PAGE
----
Today as we close out this month, let us remember a few things from Habakkuk. First, our feelings must not be controlled by the events around us but by our faith in Almighty God. We can overcome anything with the Lord. No matter what is happening personally or what we see, we must keep the faith, friends. Second, when nothing makes sense and adversity we face seems more than we can bear, remember that God gives strength. That means He will empower us to endure and, like Habakkuk, learn to encourage ourselves in whatever we face. Sometimes when I hear about a senseless act or the negativity in our world, I have to motivate myself by remembering the Lord is Sovereign and is still in control. Learning to pray through our rough times draws us closer to the Father.   

Rejoice always, pray without ceasing; in everything give thanks; for this is God’s will for you in Christ Jesus.

~ 1 Thessalonians 5:16-18 ~

Habakkuk expresses complete confidence in our Lord. He closes this passage by presenting certainty as a surefooted deer across rough, dangerous territory that shows no fear or concern as they travel. There is no fear friend because the Lord has given the Holy Spirit that provides us with sheer confidence in moments of uncertainty. It does not matter what you are facing today or from years before; I want you to rest in this passage today because the Lord is concerned about you, and he will provide.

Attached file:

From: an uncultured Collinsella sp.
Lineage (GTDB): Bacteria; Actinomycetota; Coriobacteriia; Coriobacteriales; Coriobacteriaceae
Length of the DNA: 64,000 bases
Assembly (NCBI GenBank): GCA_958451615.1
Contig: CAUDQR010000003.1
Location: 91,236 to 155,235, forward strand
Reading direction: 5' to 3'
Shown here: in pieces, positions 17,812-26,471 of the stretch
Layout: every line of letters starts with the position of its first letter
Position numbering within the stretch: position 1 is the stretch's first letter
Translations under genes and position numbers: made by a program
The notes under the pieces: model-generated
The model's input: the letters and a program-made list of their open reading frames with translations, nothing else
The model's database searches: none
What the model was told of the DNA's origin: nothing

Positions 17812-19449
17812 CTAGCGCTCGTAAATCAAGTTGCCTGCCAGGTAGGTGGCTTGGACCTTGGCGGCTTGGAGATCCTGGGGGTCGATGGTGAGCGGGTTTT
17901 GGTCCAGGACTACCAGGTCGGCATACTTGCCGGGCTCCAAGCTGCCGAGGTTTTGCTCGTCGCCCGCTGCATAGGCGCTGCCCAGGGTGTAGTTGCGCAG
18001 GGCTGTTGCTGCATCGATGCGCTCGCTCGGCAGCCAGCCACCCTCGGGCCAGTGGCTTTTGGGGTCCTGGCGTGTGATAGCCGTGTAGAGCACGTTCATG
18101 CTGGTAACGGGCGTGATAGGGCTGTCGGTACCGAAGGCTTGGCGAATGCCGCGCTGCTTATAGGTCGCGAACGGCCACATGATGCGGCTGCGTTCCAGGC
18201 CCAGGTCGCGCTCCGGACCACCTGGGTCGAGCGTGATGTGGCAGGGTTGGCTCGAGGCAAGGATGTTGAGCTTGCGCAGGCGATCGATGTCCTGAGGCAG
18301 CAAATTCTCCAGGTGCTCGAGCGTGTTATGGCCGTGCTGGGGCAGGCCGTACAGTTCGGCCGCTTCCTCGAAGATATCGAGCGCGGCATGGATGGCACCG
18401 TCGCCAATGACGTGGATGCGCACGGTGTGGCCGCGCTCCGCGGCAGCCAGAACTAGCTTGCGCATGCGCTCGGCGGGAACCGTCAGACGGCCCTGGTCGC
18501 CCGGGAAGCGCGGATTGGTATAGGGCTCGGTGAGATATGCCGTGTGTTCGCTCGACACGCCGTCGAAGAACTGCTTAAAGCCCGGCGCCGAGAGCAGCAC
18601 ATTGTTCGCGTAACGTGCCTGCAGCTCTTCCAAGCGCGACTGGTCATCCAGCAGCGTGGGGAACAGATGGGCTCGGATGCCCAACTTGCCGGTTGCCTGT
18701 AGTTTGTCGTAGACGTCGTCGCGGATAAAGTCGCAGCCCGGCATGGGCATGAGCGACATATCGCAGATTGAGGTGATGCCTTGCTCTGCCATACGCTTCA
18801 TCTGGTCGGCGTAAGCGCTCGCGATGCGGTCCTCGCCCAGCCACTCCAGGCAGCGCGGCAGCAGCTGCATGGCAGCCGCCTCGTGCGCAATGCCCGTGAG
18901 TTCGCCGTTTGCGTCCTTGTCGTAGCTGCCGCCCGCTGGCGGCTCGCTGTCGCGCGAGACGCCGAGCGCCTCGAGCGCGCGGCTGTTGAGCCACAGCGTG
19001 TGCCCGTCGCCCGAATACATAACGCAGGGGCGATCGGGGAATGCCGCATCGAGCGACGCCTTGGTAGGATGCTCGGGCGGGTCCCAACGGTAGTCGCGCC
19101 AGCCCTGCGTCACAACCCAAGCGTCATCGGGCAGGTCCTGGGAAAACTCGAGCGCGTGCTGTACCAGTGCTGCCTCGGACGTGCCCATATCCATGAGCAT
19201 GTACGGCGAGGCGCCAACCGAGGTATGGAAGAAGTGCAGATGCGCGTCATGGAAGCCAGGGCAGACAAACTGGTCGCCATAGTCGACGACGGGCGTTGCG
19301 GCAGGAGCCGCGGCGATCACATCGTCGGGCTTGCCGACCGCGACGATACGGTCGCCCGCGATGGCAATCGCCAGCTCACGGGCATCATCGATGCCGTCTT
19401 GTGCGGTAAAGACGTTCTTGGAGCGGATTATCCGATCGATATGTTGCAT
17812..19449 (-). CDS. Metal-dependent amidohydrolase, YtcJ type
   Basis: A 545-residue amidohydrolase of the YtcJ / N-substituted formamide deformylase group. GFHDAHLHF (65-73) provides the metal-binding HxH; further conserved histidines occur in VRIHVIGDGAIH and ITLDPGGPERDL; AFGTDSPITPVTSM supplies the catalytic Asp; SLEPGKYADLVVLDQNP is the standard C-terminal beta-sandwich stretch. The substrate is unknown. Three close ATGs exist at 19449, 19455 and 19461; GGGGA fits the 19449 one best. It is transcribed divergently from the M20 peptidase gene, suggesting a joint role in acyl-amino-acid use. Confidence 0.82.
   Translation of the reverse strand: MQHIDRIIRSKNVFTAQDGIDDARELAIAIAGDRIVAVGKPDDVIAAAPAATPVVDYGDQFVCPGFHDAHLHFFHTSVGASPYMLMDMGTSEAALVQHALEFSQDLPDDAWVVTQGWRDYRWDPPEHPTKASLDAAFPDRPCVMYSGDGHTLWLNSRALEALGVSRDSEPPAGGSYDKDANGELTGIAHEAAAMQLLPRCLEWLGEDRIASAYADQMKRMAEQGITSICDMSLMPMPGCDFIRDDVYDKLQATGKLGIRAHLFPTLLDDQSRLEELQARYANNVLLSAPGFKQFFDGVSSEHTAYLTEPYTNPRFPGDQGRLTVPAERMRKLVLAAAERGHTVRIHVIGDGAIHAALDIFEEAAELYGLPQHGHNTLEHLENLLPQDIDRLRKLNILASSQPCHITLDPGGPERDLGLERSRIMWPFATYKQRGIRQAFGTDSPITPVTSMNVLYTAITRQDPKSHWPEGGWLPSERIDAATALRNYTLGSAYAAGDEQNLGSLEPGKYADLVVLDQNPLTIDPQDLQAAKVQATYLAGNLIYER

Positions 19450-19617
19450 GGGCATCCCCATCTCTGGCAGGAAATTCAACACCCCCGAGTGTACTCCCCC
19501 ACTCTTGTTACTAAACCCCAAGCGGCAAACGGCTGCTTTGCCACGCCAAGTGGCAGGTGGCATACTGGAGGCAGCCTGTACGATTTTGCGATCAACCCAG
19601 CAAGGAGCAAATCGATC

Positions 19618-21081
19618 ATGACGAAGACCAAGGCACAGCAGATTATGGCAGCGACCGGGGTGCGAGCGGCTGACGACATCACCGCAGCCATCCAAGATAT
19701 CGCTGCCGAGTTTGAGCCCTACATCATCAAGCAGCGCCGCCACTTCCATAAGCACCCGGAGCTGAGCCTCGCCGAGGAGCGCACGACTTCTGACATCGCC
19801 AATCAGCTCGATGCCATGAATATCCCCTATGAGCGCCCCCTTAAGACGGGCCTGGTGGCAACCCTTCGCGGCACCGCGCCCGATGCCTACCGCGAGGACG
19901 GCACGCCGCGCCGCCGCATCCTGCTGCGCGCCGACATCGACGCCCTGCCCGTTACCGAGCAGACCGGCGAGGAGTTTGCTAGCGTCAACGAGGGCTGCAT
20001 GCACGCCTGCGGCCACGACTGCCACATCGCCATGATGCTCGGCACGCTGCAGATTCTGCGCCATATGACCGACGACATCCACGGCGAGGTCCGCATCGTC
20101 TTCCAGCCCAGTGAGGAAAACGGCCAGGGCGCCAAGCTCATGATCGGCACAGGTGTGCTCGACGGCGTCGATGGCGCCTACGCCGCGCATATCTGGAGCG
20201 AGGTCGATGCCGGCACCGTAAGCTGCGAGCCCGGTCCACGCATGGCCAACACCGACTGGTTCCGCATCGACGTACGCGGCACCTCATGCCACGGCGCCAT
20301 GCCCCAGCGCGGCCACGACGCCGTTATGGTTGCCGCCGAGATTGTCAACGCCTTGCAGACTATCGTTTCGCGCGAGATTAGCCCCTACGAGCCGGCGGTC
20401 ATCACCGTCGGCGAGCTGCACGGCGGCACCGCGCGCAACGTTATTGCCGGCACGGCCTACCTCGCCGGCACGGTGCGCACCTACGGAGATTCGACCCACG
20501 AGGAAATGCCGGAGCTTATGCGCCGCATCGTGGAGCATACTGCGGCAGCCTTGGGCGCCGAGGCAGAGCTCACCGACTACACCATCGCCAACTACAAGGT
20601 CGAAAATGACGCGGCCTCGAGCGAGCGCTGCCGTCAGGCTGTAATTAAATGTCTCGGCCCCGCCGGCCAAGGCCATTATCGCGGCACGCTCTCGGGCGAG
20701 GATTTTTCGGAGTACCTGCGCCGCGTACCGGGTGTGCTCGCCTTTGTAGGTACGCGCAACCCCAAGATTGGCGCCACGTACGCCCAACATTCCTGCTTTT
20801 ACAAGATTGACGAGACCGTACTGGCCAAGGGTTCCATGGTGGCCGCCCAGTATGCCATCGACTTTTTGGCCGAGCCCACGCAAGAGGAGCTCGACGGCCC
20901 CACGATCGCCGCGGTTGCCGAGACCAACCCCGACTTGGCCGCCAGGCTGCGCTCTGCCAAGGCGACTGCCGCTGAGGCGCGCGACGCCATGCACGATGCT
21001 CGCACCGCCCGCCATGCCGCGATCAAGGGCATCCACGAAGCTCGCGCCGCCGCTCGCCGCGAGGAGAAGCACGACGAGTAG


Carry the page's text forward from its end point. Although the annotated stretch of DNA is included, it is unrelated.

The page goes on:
The Lord is the one who goes ahead of you. He will be with you. He will not fail you or forsake you. Do not fear or be dismayed.

~ Deuteronomy 31:8 NASB  ~

Even before accepting Christ as my personal Lord and Savior – I had a problem with resolutions. Some believe they are gateways to new horizons and a plumbline to keep us on the straight and narrow. I never felt disciplined enough to keep them on my own for an entire year unless it was something I enjoyed. Here’s a question. What describes a resolution? Webster says many things but a few stuck out to me. The act or process of reducing to a simpler form; the act of analyzing a complex notion into simpler ones;  A mended way or firmness to a thing; a formal expression of opinion, will, or intent. Most of us think of them as just a promise to do something different in the new year.

Maybe you are like me, asking where the thought of a New Year’s Resolution began. Is it just a tradition we often attempt to but fail to maintain? New Year is not a Western tradition but began in Eastern culture. Around 2000 B.C., the Babylonians celebrated a twelve-day festival called Akitu- though for them, the year began not in January but in mid-march. This festival was the start of the farming season when crops were grown. The Babylonians crowned a new king to reaffirm their loyalty to the reigning king. Also, promises are made to the gods to pay debts and return borrowed farm equipment. The Babylonians believed if they kept their word, their (pagan) gods would bestow favor on them for the coming year. The ancient Romans adopted this same theme with resolutions. The Julian calendar in 46 B.C. declared January 1st as the start of the New Year, and changes to the god Janus were promised during this time. (whom January is named)